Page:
I thought I either want to win by a lot or lose by a lot. I didn’t want to think she was taking me court. This was no Mickey Mouse I was running against.
E: So you beat the incumbent board president. As a 19-year-old. Did you have someone helping you professionally?
E: Just had instinct?
SCHOCK: Yeah, because I had a lot of grassroots support and people pulling for me.
We had over 200 volunteers. What I did was I found 50 to each take a precinct and it was their responsibility to fill people that for the day. At least for our city, the elect are open from 6 a.m.- 7 p.m. We ended up having 200.
E: What year was this?
SCHOCK: This was 2001.
E: And have you finished your term?
SCHOCK: I am in the 4th year of a 5-year term.
E: With your experience on school board, have you obtained some ideas that you think would be helpful as a state legislator to correct some of the educational finance issues and other issues. Has this helped?
SCHOCK: I’ve found that unfortunately many of the very people that are making the decisions about public education, small business, et. al. They are the same people that do not take the time to engage people who are experts in those fields to find out how the policies are going to affect them on a daily basis.
No legislator is going to be an expert in all fields. I’m somebody who has spent the last 4 years on school board started a small business, who has a finance degree. I’m not going to be the equivalent of a trial lawyer, physician or a farmer but I’m going to have a perspective of what I think I will bring, I know, is a willingness to engage those people in the 92nd district.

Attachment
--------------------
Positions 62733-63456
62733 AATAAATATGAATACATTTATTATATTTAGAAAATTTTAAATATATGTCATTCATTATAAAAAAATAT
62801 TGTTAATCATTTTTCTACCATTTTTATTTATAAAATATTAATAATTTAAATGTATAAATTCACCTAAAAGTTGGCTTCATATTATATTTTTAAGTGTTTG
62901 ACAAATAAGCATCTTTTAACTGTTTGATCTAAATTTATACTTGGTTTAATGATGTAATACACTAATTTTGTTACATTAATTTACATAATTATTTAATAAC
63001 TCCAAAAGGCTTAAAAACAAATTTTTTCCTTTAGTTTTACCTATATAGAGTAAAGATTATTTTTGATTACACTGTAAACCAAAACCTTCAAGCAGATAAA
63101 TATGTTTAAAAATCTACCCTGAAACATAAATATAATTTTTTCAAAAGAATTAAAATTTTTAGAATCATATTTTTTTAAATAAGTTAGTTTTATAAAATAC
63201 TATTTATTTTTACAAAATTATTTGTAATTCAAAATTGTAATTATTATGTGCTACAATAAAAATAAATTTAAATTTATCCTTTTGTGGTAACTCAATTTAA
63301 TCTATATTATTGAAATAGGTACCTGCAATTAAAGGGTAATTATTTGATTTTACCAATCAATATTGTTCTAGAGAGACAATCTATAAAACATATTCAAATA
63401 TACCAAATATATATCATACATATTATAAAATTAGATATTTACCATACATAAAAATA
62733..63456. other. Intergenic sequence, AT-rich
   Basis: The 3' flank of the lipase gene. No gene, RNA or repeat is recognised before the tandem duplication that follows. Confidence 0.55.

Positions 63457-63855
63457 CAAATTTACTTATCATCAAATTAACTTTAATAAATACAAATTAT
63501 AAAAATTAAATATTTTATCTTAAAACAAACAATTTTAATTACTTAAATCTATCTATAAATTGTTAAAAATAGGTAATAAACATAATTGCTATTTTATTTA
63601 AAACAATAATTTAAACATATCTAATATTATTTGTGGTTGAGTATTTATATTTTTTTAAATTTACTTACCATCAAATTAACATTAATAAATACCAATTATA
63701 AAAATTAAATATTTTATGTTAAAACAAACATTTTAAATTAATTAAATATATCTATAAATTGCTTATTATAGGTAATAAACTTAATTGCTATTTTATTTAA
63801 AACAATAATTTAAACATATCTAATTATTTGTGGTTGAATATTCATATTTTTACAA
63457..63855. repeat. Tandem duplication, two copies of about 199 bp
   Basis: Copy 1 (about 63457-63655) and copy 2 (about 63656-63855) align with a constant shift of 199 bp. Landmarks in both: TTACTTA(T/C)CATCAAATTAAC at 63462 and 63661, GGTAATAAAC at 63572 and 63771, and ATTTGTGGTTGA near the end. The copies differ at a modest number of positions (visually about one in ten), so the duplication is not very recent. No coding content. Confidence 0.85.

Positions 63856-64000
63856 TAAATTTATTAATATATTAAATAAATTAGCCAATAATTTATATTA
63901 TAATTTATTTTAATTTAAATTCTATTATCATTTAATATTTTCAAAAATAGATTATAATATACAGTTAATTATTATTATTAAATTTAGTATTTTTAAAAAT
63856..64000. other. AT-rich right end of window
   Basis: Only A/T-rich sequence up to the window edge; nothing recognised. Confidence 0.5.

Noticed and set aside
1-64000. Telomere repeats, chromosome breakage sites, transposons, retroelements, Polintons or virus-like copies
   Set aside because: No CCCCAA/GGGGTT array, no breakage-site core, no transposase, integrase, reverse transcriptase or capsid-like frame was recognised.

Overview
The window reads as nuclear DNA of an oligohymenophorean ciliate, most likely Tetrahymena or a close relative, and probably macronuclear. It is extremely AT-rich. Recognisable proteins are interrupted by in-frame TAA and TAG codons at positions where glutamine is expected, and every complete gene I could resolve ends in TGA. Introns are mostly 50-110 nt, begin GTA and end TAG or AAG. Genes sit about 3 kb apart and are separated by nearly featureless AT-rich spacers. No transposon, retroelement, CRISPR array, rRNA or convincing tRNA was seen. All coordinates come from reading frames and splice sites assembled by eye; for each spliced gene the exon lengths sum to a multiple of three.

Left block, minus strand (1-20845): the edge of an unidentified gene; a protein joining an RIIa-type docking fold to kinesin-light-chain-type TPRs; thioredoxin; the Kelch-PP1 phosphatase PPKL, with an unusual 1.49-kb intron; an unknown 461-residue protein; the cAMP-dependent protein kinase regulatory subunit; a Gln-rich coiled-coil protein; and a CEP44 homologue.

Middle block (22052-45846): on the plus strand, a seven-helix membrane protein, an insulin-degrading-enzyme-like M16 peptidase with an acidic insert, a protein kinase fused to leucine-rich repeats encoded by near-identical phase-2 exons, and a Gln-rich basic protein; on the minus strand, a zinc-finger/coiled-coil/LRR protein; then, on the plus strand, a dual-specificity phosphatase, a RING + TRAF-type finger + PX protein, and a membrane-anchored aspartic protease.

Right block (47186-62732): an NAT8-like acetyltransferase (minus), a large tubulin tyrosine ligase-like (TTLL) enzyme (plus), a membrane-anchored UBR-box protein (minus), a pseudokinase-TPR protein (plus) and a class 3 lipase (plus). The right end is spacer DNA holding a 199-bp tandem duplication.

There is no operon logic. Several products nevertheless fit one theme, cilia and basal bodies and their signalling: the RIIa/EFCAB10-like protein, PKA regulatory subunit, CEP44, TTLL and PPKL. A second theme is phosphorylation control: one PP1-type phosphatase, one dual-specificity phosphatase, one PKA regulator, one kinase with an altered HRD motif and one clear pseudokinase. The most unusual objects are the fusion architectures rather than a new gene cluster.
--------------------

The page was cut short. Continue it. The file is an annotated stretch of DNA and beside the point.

When I’m voting on an issue to find out from them how it will affect them. And that’s been my frustration. We have tried to engage the lawmakers, we have had legislative forum for our senators for the last 3.5 years. The only lawmaker who has refused is Rep. Sloan. She is the lawmaker who represents the largest district.
Our state senators attend who don’t even represent our areas. Our own lawmaker avoids us, and yet something’s wrong and she in fact serves on the education committee. And now is the chair of the appropriation committee for higher education.
And I am a Republican, through and through, I’m not running again her because she is a Democrat. She has not been an engaged and not worked tirelessly on our behalf. She has not been she has not stood up to Chicago and the party interest and done what’s best for our district first.
I believe this, Fran, as strong as I am on the Republican issues, I think that the reason that people will vote for somebody, whether or not you trust them or connect with them, who will do what’s best for the area. And that’s where you get the independent voters. They’re the ones who decide the election.
And if she were doing her job with the area, on behalf of our economic need for our region I don’t think we could stand a chance.
First published on Illinois Leader in 2004. More excerpts to come . . .